Return of the Jetti

The world needs copper and lots of it. There are only so many places for copper mines. Mining is a messy business and leaves a lot of waste material behind. Here’s the thing: that’s a framing problem. Instead of calling the stuff that’s left behind “waste” we should call it a “potential resource.” Enter the Jetti.

Jetti Resources is an American company (headquartered in Boulder, CO) that extracts copper ore from mine waste. Mines dig ore. The ore has to be high-grade, that is, containing an economically obtainable fraction of the desired material. Miners dig up the good stuff and leave the low-grade stuff behind.

That’s nuts. All that rock had to be moved at one point. It took huge amounts of time and energy to do that and the result is a big pile of rock that’s seemingly no good to anyone. Instead of digging new holes, it’s time to re-visit the holes we’ve already made and see if we can do a better job.

Economically feasible extraction from low-grade sulfide ores is sometimes called the Holy Grail of copper mining. Jetti claims to have a hydro-metallurgical process for doing just that. Sulfide ores are usually reduced via a pyro-metallurgical process otherwise known as roasting in a furnace. The chemical leaching that Jetti is using is less energy-intensive and can work with poor quality ore material that would not be suitable for the traditional methods. They claim they have doubled copper production at their test site in Pinto Valley in Arizona.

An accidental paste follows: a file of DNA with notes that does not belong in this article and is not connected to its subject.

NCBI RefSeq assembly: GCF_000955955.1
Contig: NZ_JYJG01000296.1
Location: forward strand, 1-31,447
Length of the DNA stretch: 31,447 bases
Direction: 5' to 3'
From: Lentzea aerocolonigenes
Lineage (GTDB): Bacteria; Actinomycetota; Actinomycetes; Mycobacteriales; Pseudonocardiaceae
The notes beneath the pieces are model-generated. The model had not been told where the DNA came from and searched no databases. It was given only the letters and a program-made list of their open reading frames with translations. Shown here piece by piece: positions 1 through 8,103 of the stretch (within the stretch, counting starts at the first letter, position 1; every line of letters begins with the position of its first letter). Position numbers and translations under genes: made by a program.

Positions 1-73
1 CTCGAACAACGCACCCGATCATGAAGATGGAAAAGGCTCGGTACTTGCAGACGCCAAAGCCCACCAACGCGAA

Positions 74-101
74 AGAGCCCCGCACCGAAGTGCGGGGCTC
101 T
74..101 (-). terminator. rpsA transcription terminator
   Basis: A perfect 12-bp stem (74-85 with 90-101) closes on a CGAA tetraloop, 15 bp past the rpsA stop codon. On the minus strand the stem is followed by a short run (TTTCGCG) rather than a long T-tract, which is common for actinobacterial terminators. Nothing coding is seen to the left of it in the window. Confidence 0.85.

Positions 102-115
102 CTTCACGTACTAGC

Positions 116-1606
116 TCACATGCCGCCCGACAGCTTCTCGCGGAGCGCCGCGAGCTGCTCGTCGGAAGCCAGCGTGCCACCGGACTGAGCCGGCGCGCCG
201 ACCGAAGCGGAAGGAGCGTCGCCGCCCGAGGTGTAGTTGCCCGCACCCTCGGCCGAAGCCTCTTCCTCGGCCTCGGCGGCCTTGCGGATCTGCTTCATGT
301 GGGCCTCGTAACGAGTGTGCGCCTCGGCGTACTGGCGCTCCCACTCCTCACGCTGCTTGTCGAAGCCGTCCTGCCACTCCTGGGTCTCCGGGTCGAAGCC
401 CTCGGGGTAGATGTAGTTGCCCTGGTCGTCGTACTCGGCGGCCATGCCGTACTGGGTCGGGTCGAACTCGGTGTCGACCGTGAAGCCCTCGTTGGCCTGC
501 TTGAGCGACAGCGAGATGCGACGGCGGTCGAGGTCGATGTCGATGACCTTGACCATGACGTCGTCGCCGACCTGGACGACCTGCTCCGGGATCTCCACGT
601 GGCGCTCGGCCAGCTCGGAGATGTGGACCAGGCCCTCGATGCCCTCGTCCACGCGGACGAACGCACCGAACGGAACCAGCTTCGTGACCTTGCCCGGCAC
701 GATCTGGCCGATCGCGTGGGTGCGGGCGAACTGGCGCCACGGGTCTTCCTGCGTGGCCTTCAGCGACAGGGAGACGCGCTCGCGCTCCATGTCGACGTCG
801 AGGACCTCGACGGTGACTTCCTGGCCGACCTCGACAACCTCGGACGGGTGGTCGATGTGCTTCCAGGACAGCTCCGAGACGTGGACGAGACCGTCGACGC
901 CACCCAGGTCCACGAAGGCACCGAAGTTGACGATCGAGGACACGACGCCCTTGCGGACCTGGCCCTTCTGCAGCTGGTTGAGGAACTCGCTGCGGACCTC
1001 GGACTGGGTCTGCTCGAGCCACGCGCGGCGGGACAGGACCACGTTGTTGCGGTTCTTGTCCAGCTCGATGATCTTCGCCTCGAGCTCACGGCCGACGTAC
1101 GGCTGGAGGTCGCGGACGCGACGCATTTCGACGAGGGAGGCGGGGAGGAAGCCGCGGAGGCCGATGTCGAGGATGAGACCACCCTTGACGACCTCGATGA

Capitalism is a great system for extracting wealth from the earth. But it comes at a cost. Those costs are called “externalities” by economists but you know them better as waste, environmental disruption, and pollution. We accept these “externalities” as the price of doing business. You want gasoline for your car? Well that’s fine, we can supply that, but we’ll sully your air and water in the process and ask you to accept that as a “trade-off.” This is where economics veers off into bullshit. We don’t have the right to “trade-off” our air and water and the rest of our ecosystem! We need a new way of thinking about how to get what we need and how to do it sustainably. We need to get rid of the notion of waste. I remember a nuclear engineer telling me once that burying nuclear materials (by-products of fission reactors) deep in the earth was a mistake. “What if we need to get to that stuff?” he would ask me. “That’s not nuclear waste, that’s a nuclear resource!” Regardless of how you feel about nuclear power you have to appreciate his attitude. It took a tremendous technological effort to isolate and create those fuels—why then do we throw them away?

The Jetti people aren’t going to save us. And I don’t know enough about markets and technology to guess about the company’s future. But they are on to something. Luxury car-maker BMW seems to think so, too. They just dumped a bunch of money in Jetti’s lap. BMW wants to electrify their fleet. They say that half their cars will be EVs by 2030. That’s going to take a lot of copper!

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